The trial court did not err in granting defendant's motion for summary disposition and in denying plaintiff's motion for summary disposition because plaintiff's injury did not constitute a serious impairment of body function. Plaintiff's fractured wrist was objectively manifested via an x-ray. The use of one's wrist and arm is an important body function. However, plaintiff was released to return to normal activities one month after the accident. He was discharged from his job, but found other employment. Plaintiff's lingering pain did not create an issue of fact as to whether his injury resulted in a serious impairment. Plaintiff had no physician-imposed restrictions on his activities, and remained able to play basketball and softball, and engage in weightlifting. The evidence did not create an issue of fact as to whether plaintiff's injury significantly altered his general ability to lead his normal life. Affirmed.

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This summary also appears under Insurance

Issues: Claim for PPI and PIP benefits under the No-Fault Act; Whether the one-year statute of limitations and one-year back rule were applicable to plaintiff's PIP claims (MCL 500.3145(1)); Whether the action was time-barred by the one-year statute of limitations applicable to PPI claims (MCL 500.3145(2)); Tolling; Attorney fees
Court: Michigan Court of Appeals (Unpublished)
Case Name: Goethals v. Farm Bureau Ins.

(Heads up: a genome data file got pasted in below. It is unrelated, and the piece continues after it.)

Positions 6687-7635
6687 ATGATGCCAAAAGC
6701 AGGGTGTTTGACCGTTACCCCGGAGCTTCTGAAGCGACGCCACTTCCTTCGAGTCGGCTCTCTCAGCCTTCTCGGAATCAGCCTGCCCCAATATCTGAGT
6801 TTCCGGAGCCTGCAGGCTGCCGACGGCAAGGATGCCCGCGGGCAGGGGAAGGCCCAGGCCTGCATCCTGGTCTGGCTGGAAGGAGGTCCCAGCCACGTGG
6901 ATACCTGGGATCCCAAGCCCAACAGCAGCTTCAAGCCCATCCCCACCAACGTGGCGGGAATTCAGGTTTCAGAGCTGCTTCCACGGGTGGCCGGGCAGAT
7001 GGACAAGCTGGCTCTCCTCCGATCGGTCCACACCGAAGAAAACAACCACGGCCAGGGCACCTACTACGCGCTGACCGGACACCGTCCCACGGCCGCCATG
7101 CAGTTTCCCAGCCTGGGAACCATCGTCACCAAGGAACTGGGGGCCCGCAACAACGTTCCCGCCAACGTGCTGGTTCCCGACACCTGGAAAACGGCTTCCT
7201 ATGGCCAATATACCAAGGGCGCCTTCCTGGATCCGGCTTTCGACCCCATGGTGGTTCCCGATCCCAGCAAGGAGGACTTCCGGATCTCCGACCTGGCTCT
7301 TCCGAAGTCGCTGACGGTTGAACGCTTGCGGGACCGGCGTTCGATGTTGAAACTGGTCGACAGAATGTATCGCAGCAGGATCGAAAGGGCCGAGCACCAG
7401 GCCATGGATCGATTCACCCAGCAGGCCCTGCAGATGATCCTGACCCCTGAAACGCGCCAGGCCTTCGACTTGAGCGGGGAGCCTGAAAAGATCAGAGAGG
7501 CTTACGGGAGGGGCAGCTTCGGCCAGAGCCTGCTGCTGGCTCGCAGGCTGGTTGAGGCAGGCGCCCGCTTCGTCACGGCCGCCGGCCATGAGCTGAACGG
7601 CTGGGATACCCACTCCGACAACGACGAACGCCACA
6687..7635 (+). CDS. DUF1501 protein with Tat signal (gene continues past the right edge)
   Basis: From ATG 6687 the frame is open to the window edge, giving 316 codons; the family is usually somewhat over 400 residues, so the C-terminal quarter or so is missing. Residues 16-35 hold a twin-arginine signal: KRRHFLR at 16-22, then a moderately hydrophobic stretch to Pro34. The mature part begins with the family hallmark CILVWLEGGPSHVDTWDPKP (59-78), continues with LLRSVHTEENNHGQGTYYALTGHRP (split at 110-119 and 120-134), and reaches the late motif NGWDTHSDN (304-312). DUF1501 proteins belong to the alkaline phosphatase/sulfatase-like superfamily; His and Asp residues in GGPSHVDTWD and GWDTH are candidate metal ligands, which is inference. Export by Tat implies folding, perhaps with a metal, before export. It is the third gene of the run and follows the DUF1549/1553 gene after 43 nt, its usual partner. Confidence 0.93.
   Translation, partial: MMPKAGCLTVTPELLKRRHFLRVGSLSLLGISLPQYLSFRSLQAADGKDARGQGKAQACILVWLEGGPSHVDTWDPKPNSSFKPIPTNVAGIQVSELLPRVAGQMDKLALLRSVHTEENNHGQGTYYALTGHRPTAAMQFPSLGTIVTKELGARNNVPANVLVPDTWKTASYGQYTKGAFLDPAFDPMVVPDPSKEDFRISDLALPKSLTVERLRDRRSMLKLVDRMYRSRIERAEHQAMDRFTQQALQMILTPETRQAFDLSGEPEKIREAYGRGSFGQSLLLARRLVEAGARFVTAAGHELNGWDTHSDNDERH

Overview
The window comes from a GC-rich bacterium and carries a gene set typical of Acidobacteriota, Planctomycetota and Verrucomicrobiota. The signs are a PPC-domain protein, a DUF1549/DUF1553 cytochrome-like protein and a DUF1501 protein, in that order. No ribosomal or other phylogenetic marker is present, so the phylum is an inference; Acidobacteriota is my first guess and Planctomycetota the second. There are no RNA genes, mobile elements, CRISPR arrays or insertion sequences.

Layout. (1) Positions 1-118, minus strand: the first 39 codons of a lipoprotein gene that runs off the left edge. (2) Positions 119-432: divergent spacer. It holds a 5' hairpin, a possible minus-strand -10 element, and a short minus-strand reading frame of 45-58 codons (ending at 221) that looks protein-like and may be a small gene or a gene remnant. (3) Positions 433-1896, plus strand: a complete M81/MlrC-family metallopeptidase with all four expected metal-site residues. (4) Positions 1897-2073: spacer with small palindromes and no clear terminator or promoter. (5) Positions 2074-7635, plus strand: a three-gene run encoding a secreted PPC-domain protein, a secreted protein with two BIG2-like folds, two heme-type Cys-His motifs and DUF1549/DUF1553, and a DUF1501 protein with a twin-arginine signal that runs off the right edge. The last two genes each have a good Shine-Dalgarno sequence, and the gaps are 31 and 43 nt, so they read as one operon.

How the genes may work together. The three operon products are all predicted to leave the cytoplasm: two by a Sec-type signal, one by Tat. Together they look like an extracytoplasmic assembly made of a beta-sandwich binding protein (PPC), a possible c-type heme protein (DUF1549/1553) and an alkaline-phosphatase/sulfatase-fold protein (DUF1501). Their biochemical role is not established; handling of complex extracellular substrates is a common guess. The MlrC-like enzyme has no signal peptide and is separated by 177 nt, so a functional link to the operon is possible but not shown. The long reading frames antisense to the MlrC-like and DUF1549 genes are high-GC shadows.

e-Journal Number: 22556
Judge(s): Per Curiam - Hoekstra, Fitzgerald, and Talbot

Plaintiff's claim for PIP benefits was barred because she did not provide sufficient written notice of injury to extend the one-year limitation period. Plaintiff filed her complaint about 2 years after the accident. She did not take steps to determine the defendant was first in priority to pay her PIP claims until one year and eight months after the accident. Thus, defendant was not given the opportunity to assess its liability while the claim was fresh. Rather, it was defendant who took steps to locate plaintiff to inquire as to whether she would make a claim, to which she never responded. Plaintiff asserted the medical records her attorney sent to the adjuster in connection with the tort action were a "specific claim for benefits." However, the court concluded the items were not sufficient to put an insurer on notice of the expenses incurred, whether the expenses were covered losses, and whether the claimant would file a claim. Importantly, the medical records were not submitted in the context of the claim for PIP benefits. Plaintiff did not diligently establish the defendant was responsible for these payments until over one year after the accident. Reversed and remanded.